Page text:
Finding a job is perhaps harder than it has ever been before. There are certainly jobs available, but many advertised positions get hundreds, if not thousands of applicants. Even people with years of relevant experience are finding that they need to look in other fields or take a step down the career ladder and it can seem almost impossible for a new graduate or someone that has taken a career break to even get a foot in the door.
With so many people to interview, employers and interviewers can often find it difficult to judge candidates. Many companies now hold phone interviews and group sessions to help them slim the field. But even then, when there are several good candidates, it’s often not their experience or qualifications that get them a job. It’s not even their detailed answers to questions; it can be the more basic elements that make the difference. If you have an interview coming up, or you’ve had a few rejections and you are wondering how you can make yourself stand out from the crowd, it might be worth getting back to basics.
Read the Job Description
Reading the description of the job that you are applying for might seem obvious, but so many people barely glance at it, and few take in the details or do any more research. Make sure you know what job you are applying for, and what the interviewer is looking for. Practice answering the question “why are you right for this role?”.
Dressing for success is extremely important. You should be dressed in business professional attire, making sure your clothes are clean, well pressed, and in good condition, and taking the time to make sure your hair is neat, your nails are clean, and you look respectable. If you aren’t sure what business professional attire is, get some advice from Placement. Placement can offer a range of guides and 1:1 career coaching sessions to help you succeed in the job market.
Make Sure You Smell Nice
Smelling nice is a great way to make a good impression. But don’t get carried away. Make sure you are clean, your clothes are fresh, and if you decide to wear perfume or aftershave, stick to a natural scent and only apply a small amount.
Take Your Resume
You have probably already submitted your resume, but that doesn’t mean that the person interviewing you will have a copy. Print one out and keep it in a neat folder.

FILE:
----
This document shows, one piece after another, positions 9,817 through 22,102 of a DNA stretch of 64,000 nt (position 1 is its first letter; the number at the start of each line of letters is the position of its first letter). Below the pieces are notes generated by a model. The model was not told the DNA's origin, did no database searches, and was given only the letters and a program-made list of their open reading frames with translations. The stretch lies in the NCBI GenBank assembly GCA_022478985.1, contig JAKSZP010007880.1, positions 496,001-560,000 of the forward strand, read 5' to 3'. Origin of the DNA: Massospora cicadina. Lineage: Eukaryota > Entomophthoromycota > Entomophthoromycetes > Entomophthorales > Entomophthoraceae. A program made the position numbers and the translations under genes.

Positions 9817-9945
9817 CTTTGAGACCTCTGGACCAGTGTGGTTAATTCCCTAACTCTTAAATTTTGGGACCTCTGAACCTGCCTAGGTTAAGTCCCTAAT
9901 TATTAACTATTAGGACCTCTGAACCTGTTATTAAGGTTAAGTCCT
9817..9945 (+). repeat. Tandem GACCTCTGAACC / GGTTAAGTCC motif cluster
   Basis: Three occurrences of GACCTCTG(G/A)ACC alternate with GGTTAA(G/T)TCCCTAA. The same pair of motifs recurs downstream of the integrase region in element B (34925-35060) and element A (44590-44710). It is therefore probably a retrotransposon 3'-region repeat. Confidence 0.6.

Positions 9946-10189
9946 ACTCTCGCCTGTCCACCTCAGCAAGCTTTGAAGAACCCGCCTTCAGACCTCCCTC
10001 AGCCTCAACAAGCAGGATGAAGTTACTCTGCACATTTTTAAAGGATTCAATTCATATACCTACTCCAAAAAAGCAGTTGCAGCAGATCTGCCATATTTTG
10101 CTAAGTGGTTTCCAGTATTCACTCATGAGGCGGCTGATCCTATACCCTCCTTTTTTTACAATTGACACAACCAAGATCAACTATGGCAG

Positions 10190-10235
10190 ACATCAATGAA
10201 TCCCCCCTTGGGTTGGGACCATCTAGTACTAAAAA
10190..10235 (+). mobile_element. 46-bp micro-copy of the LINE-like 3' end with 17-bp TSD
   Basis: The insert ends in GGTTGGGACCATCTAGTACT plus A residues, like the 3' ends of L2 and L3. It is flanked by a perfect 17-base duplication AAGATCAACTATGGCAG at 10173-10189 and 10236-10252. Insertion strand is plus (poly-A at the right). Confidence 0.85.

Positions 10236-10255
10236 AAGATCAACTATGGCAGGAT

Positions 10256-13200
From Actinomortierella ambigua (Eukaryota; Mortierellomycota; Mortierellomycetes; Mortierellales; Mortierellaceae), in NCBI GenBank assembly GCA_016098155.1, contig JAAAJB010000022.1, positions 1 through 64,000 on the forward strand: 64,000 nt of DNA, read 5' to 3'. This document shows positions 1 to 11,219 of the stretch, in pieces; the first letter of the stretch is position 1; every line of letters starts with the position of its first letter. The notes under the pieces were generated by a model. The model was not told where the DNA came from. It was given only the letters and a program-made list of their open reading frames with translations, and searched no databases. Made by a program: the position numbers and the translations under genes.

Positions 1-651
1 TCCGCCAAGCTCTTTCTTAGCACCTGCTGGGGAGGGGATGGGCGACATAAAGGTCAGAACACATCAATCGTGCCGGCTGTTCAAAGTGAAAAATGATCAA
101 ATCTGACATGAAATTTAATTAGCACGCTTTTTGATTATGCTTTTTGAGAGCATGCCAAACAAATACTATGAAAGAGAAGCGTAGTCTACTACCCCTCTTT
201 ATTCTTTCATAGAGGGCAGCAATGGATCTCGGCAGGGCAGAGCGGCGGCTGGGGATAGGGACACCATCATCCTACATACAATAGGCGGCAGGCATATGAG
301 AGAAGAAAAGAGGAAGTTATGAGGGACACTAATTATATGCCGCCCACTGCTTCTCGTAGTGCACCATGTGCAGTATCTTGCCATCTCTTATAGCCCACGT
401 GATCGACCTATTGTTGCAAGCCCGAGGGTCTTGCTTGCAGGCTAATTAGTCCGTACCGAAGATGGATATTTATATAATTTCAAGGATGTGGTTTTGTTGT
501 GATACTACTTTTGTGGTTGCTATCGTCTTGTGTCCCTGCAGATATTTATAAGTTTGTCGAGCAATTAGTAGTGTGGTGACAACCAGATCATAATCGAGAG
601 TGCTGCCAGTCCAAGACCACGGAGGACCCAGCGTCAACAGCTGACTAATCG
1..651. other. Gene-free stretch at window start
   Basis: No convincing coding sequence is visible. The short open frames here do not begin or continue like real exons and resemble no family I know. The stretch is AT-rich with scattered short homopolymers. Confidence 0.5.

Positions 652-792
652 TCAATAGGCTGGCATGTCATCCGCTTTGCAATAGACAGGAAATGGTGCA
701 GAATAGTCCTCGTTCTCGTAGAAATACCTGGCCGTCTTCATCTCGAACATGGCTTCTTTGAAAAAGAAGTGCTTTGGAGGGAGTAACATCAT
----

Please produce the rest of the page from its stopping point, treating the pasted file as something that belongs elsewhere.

The worst impression you could make is being late for your interview. Try to arrive at least 10 minutes early, practicing your journey beforehand if it’s in an area you aren’t familiar with.
Offer a Firm Handshake
Your handshake is probably more important than you think it is. Your hands should be clean and dry, and you should shake firmly and confidently, without trying too hard. Practice with a friend before your interview.
Make Eye Contact
It can be hard to make eye contact when you are nervous, but it’s a great way to make a good impression, show that you are approachable and friendly, and it can even be what gets you remembered after the interview.
When we smile people are more likely to trust us or to consider us trustworthy and approachable. Smiling shows an interviewer that you are happy to be there, will fit into a team, and that you aren’t overwhelmed by the situation.
Perfect Your Posture
Good posture makes you look more confident and professional, and sitting or standing tall could even ease your nerves and help you to control your breathing. Pull your shoulders back and down, avoid looking at the floor, and try to create a straight line from your bottom to the top of your head.
Making notes is a great way to remember everything you’ve learned. It can also trigger your memory of things that you want to ask. It also shows that you are taking the interview seriously and that you want to go further. Make notes in a small notepad, not your phone, and only jot down important points, making sure you give your attention to your interviewer, and never spend more than a few seconds looking down at your pad.
Keep Answers Short
It can be tempting to try and get as much information as possible into your answers, but this can lead to a lot of waffle. You may bore the interviewer or come across as someone who wastes time and can’t get to the point. Keep answers short and concise, and only say what you need to.
Don’t Speak Negatively About Past Employers or Colleagues
Speaking ill of past employers or colleagues won’t endear you to your interviewer. It will be a red flag that you are a gossip, that you are unprofessional, and that you can’t be trusted with important information or relationships. Try to be positive or say as little as possible if you have nothing nice to say.
Interviews are daunting, but you shouldn’t overthink things. Get the basics right, and you are sure to be successful soon.